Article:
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ISSN 2277-8616

Artificial Neural Networks In Prevention Of Nosocomials Infections Bouharati Saddek, Benamrani Hacen, Alleg Fateh, Benzidane Chara, Bounechada Mustapha Abstract: These In terms of medical safety, the parameters affect nosocomial infections are characterized by their complexity. They become less amenable to direct mathematical modeling based on physical laws since they may be distributed, stochastic, non-linear and time-varying, uncertain, etc. The purpose of our study is to develop a predictive model of prevention these diseases. Like the data involved in the growth bacteria process occur in an uncertain environment due to their complexity, it becomes necessary to have a suitable methodology for the analysis of these variables. The basic principles of artificial neural networks perfectly suited to this process. As input variables, we consider the respiratory metabolism, temperature, water activity, sensitivity, and resistance to antibiotics. The bacterial genus is formulated and applied using MATLAB simulation for the system. The result output variable is the bacterial genus planned. It becomes possible to predict bacterial genus capable to proliferate in these conditions. Therefore, this will take the necessary decisions as a precautionary. Index Terms: Nosocomial infections, Bacteria growth, Predictive model, Artificial neural networks. ————————————————————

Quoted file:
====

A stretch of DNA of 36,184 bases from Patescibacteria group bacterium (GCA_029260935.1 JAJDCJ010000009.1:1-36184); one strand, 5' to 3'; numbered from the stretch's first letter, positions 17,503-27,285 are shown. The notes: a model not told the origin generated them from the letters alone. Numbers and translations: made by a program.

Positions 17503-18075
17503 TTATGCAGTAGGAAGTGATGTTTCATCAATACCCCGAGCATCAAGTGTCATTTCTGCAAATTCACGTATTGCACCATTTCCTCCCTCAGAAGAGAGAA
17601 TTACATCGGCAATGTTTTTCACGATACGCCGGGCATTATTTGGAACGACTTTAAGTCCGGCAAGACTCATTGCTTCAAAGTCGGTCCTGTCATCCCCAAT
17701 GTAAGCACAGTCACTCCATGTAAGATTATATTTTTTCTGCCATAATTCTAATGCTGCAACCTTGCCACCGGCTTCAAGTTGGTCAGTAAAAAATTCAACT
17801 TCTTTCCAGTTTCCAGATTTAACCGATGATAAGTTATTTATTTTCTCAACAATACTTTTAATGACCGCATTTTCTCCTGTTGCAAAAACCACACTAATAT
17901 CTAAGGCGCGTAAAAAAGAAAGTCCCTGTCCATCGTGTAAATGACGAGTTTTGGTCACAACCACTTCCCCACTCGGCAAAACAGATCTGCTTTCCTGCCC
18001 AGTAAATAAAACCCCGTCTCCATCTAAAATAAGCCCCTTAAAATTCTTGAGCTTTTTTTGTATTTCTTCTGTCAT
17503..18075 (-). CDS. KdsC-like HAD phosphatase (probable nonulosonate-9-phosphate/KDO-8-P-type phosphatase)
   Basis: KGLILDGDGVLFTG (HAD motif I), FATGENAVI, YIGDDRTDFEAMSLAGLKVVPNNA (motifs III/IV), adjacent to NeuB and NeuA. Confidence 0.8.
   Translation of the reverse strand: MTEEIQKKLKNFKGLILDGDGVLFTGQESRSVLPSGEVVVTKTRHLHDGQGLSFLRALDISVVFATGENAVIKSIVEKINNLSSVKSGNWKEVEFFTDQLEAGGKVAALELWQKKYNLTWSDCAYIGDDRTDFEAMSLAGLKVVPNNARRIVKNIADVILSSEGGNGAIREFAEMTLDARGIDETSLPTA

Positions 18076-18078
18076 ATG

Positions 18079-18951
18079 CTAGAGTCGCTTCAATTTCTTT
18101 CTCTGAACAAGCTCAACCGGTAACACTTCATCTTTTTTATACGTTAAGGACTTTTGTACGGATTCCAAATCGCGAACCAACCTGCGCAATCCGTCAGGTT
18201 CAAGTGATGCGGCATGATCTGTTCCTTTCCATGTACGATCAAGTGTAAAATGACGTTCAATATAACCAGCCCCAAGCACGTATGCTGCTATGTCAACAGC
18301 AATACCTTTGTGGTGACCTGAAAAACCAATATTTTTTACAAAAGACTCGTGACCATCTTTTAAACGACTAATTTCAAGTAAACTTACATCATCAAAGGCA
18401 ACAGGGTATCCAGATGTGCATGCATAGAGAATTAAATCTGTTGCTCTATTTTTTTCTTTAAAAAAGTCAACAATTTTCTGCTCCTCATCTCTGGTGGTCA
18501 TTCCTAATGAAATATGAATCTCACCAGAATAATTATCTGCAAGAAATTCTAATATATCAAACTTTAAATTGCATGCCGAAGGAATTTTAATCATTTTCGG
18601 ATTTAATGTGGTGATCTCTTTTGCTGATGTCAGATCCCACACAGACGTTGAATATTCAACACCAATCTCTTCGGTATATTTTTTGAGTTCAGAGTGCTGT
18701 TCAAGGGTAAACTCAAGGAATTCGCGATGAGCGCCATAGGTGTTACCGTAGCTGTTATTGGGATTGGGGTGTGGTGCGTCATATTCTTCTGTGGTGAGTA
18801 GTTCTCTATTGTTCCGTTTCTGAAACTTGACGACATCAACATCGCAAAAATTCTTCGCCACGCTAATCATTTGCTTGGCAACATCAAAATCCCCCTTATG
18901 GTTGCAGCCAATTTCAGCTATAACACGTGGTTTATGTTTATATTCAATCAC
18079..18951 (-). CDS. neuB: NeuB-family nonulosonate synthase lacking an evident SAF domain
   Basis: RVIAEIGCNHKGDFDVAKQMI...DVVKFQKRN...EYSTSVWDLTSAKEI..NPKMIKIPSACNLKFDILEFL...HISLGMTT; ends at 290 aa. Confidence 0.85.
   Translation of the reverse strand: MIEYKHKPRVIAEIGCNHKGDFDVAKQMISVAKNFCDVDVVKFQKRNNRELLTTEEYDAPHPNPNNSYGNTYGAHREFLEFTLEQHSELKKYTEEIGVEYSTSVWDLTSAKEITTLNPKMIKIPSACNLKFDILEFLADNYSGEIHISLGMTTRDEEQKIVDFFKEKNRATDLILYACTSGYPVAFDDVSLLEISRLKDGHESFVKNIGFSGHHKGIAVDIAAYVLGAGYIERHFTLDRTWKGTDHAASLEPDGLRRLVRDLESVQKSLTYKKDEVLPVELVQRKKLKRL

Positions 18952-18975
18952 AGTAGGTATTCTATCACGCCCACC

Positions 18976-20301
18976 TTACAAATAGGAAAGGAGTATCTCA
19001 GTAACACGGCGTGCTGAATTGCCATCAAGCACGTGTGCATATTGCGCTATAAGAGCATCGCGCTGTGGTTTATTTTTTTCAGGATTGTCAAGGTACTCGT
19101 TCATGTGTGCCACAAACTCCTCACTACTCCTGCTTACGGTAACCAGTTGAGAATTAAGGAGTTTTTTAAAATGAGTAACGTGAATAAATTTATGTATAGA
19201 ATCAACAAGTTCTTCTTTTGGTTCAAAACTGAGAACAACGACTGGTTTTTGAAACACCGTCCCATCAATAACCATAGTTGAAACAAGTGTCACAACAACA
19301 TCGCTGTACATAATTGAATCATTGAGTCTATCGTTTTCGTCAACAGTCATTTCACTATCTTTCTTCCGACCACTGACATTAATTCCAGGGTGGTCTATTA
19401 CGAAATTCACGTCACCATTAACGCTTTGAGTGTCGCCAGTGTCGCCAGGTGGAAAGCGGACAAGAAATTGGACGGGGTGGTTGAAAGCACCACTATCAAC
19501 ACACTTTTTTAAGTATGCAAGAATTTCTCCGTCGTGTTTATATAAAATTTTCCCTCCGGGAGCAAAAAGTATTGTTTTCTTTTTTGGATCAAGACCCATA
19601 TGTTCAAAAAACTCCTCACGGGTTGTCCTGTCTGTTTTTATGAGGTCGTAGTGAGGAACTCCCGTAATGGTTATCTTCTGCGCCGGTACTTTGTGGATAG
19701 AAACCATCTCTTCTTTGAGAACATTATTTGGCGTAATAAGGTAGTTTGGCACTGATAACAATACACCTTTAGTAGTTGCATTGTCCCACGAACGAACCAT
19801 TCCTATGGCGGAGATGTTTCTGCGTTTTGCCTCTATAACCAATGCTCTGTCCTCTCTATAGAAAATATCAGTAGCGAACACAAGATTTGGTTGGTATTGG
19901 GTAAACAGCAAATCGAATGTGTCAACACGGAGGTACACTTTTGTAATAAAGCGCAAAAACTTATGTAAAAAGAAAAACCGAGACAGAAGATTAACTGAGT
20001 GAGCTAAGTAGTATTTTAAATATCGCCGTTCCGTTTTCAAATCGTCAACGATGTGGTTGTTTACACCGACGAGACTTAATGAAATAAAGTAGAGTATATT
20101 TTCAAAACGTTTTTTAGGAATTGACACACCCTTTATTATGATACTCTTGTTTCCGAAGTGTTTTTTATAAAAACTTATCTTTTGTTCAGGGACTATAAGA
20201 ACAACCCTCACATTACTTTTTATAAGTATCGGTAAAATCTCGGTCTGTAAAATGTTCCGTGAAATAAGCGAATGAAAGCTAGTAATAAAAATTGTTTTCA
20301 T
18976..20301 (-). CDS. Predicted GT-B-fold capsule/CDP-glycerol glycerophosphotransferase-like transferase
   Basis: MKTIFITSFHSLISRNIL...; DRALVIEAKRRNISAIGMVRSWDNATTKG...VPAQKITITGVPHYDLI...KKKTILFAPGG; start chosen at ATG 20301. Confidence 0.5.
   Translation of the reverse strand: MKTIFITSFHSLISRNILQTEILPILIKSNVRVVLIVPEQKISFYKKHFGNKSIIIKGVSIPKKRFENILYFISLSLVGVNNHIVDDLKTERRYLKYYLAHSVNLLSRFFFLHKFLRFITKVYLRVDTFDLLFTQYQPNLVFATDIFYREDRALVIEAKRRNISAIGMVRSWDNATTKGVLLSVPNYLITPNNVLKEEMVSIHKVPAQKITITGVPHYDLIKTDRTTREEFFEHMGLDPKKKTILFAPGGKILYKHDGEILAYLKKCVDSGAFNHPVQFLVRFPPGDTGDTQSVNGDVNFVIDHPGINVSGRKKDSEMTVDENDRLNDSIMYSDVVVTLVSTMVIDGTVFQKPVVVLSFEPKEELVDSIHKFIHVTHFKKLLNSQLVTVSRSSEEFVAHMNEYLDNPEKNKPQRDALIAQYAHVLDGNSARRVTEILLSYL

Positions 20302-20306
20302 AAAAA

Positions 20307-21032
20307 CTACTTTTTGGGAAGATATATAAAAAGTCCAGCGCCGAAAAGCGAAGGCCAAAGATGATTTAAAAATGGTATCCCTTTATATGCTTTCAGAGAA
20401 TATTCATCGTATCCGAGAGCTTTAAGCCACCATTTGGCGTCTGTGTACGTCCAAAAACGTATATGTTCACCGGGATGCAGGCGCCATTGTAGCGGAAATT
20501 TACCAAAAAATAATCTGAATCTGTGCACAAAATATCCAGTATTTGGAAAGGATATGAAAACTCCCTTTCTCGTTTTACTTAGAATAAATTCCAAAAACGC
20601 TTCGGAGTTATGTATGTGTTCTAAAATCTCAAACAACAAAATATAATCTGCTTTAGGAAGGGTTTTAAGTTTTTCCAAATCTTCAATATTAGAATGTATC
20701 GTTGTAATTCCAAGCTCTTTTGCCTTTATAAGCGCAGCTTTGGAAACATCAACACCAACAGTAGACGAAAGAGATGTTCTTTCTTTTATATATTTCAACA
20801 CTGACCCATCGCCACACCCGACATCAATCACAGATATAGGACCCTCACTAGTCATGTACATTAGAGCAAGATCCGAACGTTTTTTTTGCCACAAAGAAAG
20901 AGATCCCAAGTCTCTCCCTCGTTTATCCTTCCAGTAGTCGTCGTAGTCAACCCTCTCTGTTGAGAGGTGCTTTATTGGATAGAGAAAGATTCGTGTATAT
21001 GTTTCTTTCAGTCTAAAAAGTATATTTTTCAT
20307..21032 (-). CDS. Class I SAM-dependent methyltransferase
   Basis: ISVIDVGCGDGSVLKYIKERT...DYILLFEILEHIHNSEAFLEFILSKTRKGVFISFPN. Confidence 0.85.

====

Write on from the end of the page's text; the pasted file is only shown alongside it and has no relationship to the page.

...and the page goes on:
1 INTRODUCTION The nosocomial infections are defined as "a disease caused by microorganisms incurred by any patient in hospital after admission. Infections are clinically recognizable (symptoms) or microbiological (antibiotic resistance, including serological data, or both at once) [1]. Each bacterial species is

characterized by its specific growing conditions (Temperature, oxygen content, water activity, resistance to antibiotics). Nosocomial infections are a function of several factors related to the bacteria itself and also to patients and even susceptible body to be achieved. In this paper, we try to establish a draft study of these parameters to start with the most answered bacterial species (Escherichia coli, Pseudomonas aeruginosa, Staphylococcus aureus, Klebsiella), and the main parameters involved in the process. Given the specificity of the environment and its complexity we give an overview on the fundamentals of the analyze technical data that are used (Artificial Neural Networks). Among the microorganisms responsible for nosocomial infections include the Escherichia coli which is the main agent of infections instrumental manipulation (catheter).

_______________________________  Bouharati Saddek is with the Laboratory of Intelligent Systems, Setif 1 University, Algeria (e-mail:  Benamrani Hacen is with the faculty of technology, Setif 1 University, Algeria  Allag Fateh is with the Laboratory of applied precision mechanics. Optic and precision mechanics institute, Setif1 University, Algeria (e-mail:  Benzidane Chahra is with Faculty of Medicine, Department of Medicine, Setif1 University, (e-mail:  Bounechada Mustapha is with the Animal physiology department, Faculty of SNV, Setif 1 University, Algeria (e-mail: )